Aid and Development in Africa

  • Simeon K. Koffi
Part of the Social Indicators Research Series book series (SINS, volume 71)


This chapter sets out the triple objectives for revisiting the strategies for development finance from 1960 to date, making an assessment of funding strategies while emphasizing the relative share of the aid in development finance, finally analyzing the new prospects of development finance which can sometimes be a complement and/or an alternative to the traditional aid mechanism. Mainly intended to give an appreciation of the effects of the aid on the development of Africa, this chapter investigates the relationship between the aid received and the key indicators of the socioeconomic development of states, both qualitatively and quantitatively. In other words, the methodology is based on a critical review of the funding strategies and aid, as well as an analysis of the correlation between aid flows and the indicators. The conclusion which ensues from the analysis show that with regard to the objectives envisaged in the early 1960s, the strategies of development finance, which for the greater part were very extrovert, did not modernize African agriculture nor did they create an industrial environment that allowed Africans to improve their insertion in the international economy. To increase significantly the efforts acknowledged within the framework of aid, it seems essential to strengthen the internal and external mechanisms of development finance in Africa.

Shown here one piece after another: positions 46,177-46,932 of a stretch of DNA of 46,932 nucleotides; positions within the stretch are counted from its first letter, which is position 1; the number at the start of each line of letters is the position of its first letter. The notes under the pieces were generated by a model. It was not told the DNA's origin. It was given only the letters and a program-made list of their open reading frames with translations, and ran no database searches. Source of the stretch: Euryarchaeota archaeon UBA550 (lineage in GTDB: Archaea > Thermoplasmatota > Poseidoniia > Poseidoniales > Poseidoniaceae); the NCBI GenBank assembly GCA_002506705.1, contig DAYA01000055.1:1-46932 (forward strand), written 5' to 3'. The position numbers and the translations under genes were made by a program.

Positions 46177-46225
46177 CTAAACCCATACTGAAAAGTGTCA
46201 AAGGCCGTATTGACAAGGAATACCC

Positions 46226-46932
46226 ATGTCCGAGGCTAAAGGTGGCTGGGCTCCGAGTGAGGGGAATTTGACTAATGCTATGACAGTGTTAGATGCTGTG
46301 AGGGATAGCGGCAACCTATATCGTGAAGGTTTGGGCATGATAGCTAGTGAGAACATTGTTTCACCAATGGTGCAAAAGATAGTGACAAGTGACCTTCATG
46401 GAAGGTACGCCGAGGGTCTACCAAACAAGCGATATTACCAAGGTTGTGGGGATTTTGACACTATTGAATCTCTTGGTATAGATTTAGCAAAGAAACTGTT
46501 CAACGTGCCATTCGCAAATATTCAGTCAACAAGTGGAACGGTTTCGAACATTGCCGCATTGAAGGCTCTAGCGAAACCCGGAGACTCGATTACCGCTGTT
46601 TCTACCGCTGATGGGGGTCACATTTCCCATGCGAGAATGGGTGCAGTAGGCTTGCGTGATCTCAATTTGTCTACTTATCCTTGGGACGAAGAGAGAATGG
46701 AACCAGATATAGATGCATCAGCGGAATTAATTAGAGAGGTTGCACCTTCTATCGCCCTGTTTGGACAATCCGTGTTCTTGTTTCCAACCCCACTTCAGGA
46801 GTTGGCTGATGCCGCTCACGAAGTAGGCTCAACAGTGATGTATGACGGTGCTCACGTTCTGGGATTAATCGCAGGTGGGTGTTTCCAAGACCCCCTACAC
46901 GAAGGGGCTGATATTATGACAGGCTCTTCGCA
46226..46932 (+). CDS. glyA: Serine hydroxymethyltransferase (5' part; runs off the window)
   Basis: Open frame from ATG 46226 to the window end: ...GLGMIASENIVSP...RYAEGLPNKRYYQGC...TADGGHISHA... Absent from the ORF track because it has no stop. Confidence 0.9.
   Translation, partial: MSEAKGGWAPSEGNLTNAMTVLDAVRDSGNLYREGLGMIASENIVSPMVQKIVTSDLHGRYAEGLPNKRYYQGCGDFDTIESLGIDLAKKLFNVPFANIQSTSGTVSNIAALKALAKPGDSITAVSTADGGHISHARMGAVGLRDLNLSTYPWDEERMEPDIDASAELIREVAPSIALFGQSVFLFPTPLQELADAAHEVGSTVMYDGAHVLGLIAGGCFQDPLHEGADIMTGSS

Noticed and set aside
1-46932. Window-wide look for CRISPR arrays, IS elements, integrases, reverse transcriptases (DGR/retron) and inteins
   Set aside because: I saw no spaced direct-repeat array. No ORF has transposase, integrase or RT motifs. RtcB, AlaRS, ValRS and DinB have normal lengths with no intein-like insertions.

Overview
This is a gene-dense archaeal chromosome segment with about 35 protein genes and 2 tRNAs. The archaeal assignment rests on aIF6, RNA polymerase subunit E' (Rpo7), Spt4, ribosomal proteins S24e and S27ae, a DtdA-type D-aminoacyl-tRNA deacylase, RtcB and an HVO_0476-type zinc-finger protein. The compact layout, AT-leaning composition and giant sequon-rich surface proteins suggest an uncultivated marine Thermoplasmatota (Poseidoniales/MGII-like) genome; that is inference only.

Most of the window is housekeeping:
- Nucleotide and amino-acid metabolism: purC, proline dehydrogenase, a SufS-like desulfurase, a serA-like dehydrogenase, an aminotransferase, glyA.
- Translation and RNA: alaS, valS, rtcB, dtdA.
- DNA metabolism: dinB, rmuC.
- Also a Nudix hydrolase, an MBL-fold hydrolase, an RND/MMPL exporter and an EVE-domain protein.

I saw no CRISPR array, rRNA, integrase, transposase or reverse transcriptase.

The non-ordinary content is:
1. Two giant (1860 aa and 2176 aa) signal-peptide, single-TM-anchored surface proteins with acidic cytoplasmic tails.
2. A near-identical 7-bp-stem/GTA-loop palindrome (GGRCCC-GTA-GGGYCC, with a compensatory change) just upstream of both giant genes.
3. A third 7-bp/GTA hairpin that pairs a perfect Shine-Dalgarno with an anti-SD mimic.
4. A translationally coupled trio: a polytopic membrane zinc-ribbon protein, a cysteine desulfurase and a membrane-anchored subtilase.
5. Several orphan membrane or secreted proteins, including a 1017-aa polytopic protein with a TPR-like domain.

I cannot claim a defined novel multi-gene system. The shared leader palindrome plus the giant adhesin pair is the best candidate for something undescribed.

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Copyright information

© Springer International Publishing AG 2018

Authors and Affiliations

  1. 1.Economic Community of West African States (ECOWAS)AbujaNigeria

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